Studies are ideal for training your calculation skills, because they have a unique solution and “there are no positional assessments in studies” (Botvinnik), so there is no argument if your solution is correct or not. But you need to choose the right studies. Many modern studies are unsuitable for the average player, because they are too complex, and rely on computer-generated key positions, such as reciprocal zugzwangs, etc. Many others are just too difficult for the average player to have any real hope of solving. Sadly, books such as John Nunn’s “Endgame Challenge” and Dvoretsky’s “Studies for Practical Players” are just too hard for the average player.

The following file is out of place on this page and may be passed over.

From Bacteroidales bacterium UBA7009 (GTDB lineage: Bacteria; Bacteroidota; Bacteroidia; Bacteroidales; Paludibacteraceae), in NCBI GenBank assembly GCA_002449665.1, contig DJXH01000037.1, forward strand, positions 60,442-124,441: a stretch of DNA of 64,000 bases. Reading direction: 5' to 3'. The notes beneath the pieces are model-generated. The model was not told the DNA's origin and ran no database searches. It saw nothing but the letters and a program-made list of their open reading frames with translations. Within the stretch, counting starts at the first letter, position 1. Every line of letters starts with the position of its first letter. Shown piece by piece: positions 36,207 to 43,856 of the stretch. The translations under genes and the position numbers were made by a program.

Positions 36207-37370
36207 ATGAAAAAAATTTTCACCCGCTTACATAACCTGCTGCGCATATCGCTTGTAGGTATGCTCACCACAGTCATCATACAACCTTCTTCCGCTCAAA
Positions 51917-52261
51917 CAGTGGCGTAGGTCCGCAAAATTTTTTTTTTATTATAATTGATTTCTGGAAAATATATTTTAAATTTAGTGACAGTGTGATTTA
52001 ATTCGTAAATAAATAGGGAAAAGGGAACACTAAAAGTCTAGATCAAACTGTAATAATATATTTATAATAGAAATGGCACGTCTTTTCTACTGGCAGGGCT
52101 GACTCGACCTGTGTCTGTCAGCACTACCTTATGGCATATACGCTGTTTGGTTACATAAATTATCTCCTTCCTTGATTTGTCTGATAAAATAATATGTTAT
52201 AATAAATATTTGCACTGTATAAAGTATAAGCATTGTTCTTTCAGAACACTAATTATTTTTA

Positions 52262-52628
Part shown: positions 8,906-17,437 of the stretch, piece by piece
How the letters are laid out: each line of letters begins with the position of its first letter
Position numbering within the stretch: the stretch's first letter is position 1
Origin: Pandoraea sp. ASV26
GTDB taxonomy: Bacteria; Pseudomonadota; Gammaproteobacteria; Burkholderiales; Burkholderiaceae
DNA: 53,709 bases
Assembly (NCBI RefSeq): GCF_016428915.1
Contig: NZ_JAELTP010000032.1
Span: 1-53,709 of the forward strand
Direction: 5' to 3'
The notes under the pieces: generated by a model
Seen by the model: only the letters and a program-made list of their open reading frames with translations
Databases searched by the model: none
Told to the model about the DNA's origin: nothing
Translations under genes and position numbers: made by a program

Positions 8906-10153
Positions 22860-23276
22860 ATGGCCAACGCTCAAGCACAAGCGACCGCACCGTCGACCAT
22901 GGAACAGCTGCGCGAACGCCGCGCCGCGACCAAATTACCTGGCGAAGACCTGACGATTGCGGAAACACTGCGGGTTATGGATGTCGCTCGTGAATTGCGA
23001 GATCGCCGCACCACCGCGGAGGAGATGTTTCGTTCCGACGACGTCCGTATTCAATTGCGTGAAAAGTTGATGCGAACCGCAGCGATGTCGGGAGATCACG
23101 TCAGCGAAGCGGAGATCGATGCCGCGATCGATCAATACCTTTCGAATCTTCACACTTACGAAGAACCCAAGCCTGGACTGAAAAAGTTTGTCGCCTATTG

Instead, look out for studies by composers from the earlier part of the 20th century, especially Kubbel, the Platov Brothers, Fritz, and Troitzky. They usually have relatively few pieces on the board, and single-variation solutions that are only 6-7 moves long. These are ideal for calculation practice, and within the average player’s solving capacity. Two excellent books of such material are Jeno Ban’s “The Tactics of Endgames” and Beasley & Whitworth’s “Endgame Magic”.
Here is a typical example of the sort of study to look for: